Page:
"The surest way to improve water quality in Minnesota is to better manage storm water." - Minnesota Pollution Control Agency
The City of Red Wing has some of the most beautiful water resources, most of which are considered impaired by the US EPA.
There are 78 storm water basins in the City limits.
The City of Red Wing has about 60 miles of storm sewer.
The City of Red Wing is committed to aggressive storm water management to promote, preserve, and enhance the natural resources within the City of Red Wing.
Any land disturbance greater than one acre is required to implement a permanent storm water management facility to infiltrate or retain the first one inch of precipitation over the impervious surface of the site.
How to Protect Water Quality
Buy phosphorus-free lawn fertilizer.
Apply fertilizer at the recommended rate. Late summer is the best time. Don't fertilize before a storm. Never apply to frozen ground.
Keep soil, leaves, and lawn clippings out of the street.
Mow higher. Keeping your grass length to 2 1/2 - 3 inches is healthier for your lawn.
Pick up pet waste promptly.
Control soil erosion around your house. Soil erosion can be prevented by keeping soil covered with vegetation or mulch.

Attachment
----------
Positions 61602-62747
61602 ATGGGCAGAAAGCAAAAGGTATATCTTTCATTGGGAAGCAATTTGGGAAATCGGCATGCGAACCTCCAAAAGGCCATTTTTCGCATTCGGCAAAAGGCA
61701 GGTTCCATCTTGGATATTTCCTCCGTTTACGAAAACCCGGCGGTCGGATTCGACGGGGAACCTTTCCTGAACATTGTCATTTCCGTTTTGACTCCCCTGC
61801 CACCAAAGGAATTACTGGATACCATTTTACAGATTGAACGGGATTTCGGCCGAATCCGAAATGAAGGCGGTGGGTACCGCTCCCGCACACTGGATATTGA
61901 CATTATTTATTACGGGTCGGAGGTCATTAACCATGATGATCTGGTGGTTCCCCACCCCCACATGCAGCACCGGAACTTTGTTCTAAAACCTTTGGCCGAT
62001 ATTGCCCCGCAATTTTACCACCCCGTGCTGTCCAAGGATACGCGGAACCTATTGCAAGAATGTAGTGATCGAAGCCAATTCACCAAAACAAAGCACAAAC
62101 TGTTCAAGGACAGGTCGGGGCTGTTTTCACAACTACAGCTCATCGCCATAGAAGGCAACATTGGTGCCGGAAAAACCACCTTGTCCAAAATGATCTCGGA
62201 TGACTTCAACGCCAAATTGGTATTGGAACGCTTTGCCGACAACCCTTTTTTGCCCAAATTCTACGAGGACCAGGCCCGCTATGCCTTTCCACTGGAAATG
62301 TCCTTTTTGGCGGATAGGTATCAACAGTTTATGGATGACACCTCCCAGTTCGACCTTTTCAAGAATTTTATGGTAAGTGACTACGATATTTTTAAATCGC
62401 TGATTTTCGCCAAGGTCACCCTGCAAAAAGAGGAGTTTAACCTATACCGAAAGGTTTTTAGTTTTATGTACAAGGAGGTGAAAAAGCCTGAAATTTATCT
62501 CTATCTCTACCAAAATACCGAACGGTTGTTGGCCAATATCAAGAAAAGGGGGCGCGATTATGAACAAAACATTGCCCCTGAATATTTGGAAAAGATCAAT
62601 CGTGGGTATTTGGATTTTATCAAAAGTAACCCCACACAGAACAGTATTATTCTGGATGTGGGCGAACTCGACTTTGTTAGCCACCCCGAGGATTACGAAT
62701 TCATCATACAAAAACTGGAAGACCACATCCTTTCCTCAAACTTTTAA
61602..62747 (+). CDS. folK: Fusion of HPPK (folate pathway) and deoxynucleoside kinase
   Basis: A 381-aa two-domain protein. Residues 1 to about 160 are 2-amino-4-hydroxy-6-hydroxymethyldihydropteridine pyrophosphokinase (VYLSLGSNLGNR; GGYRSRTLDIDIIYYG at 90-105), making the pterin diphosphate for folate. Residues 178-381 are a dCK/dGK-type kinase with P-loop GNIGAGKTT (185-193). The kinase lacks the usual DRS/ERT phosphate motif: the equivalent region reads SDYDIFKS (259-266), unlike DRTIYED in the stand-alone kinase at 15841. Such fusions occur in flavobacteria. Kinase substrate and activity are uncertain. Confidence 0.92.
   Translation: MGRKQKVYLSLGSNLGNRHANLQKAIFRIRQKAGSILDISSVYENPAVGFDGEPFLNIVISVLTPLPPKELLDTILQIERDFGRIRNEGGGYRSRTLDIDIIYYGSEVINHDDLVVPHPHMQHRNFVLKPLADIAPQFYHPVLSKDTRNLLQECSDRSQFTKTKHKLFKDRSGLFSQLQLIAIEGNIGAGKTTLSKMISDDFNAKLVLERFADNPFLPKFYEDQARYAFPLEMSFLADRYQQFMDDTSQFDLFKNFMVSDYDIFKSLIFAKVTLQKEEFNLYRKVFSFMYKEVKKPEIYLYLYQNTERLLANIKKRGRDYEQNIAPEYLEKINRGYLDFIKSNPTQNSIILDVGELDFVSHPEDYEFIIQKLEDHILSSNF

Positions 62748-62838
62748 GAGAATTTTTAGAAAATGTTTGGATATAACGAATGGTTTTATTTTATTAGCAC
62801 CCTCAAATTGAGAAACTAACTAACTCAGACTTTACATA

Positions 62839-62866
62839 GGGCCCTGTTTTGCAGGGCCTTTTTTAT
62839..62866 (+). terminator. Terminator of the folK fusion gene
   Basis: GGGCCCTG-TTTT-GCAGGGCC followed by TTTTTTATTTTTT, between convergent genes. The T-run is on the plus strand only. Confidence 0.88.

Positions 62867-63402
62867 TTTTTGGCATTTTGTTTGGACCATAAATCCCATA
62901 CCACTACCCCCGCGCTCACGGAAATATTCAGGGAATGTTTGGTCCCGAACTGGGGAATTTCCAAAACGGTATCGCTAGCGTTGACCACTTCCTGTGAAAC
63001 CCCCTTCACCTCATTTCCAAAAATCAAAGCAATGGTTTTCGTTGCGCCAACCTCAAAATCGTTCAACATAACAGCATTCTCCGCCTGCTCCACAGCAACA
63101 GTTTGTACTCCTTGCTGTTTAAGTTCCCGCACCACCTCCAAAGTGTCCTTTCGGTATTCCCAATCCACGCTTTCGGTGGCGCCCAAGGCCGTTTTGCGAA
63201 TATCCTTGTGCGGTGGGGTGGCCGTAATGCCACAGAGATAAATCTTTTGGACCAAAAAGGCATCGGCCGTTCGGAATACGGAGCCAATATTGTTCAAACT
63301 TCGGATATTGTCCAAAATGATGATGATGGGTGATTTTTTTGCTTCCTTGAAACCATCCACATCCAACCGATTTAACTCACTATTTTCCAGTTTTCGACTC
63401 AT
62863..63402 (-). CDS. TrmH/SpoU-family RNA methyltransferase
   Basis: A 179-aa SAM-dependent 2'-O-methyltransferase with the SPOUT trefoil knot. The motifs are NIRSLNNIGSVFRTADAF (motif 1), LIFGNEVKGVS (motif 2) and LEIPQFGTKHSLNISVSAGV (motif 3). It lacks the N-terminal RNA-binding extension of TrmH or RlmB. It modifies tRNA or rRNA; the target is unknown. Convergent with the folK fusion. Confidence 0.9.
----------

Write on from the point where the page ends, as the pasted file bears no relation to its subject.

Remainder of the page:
Storm Water Pollution Prevention Program
On February 15, 2007, the City of Red Wing embarked on a Storm Water Pollution Prevention Program (SWPPP) to comply with the Federal Clean Water Act. Working with the Minnesota Pollution Control Agency, Red Wing is tasked with restoring and maintaining the chemical, physical, and biological integrity of the waters of Minnesota.
This webpage is designed to inform residents what the City of Red Wing is doing to prevent storm water pollution and to solicit input from concerned citizens- all citizens in Red Wing should be concerned about water pollution because Red Wing's storm sewers drain directly to the Mississippi River. Working under the strict guidelines of the Minnesota Pollution Control Agency, Red Wing has agreed to use Best Management Practices (BMPs) to achieve Minimum Control Measures (MCMs) by promising to do six very important things to improve storm water quality.